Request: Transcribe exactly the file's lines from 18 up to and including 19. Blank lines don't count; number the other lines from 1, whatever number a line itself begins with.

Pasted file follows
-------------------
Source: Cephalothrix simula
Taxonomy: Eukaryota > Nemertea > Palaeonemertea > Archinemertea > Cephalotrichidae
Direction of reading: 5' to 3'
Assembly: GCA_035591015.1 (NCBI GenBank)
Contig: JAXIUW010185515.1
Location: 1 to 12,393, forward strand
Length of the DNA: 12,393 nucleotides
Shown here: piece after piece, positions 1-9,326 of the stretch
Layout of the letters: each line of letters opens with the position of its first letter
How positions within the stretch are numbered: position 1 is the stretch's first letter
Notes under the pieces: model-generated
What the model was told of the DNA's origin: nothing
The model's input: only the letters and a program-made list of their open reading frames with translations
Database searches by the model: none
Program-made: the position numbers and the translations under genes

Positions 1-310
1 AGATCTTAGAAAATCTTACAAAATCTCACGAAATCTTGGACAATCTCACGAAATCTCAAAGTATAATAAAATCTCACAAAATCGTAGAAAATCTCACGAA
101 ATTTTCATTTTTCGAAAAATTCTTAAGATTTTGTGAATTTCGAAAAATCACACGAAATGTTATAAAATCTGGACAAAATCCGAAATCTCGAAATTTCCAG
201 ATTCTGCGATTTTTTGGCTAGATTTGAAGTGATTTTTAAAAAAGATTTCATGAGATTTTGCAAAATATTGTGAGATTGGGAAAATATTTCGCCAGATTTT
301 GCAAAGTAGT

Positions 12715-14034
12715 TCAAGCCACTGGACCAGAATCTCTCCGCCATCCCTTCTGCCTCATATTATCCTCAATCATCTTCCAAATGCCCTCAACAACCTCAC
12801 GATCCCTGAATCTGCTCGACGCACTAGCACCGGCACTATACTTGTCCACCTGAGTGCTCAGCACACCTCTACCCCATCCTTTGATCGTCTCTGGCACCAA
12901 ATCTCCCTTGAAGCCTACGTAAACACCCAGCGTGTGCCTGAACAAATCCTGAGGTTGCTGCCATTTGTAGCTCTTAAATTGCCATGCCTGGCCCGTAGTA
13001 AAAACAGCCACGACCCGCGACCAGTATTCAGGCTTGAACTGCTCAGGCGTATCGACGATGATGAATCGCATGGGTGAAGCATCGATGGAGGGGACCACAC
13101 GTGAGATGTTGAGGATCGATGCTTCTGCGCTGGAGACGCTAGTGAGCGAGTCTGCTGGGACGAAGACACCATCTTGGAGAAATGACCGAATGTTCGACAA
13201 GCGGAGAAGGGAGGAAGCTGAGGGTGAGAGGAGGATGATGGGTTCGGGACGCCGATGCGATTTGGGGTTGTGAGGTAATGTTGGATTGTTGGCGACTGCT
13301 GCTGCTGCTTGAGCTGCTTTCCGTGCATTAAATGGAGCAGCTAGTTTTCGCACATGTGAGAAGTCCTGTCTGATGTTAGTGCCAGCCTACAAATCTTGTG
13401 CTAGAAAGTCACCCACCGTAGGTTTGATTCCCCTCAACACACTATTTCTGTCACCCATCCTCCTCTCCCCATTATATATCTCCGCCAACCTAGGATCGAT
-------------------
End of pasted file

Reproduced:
101 ATTTTCATTTTTCGAAAAATTCTTAAGATTTTGTGAATTTCGAAAAATCACACGAAATGTTATAAAATCTGGACAAAATCCGAAATCTCGAAATTTCCAG
201 ATTCTGCGATTTTTTGGCTAGATTTGAAGTGATTTTTAAAAAAGATTTCATGAGATTTTGCAAAATATTGTGAGATTGGGAAAATATTTCGCCAGATTTT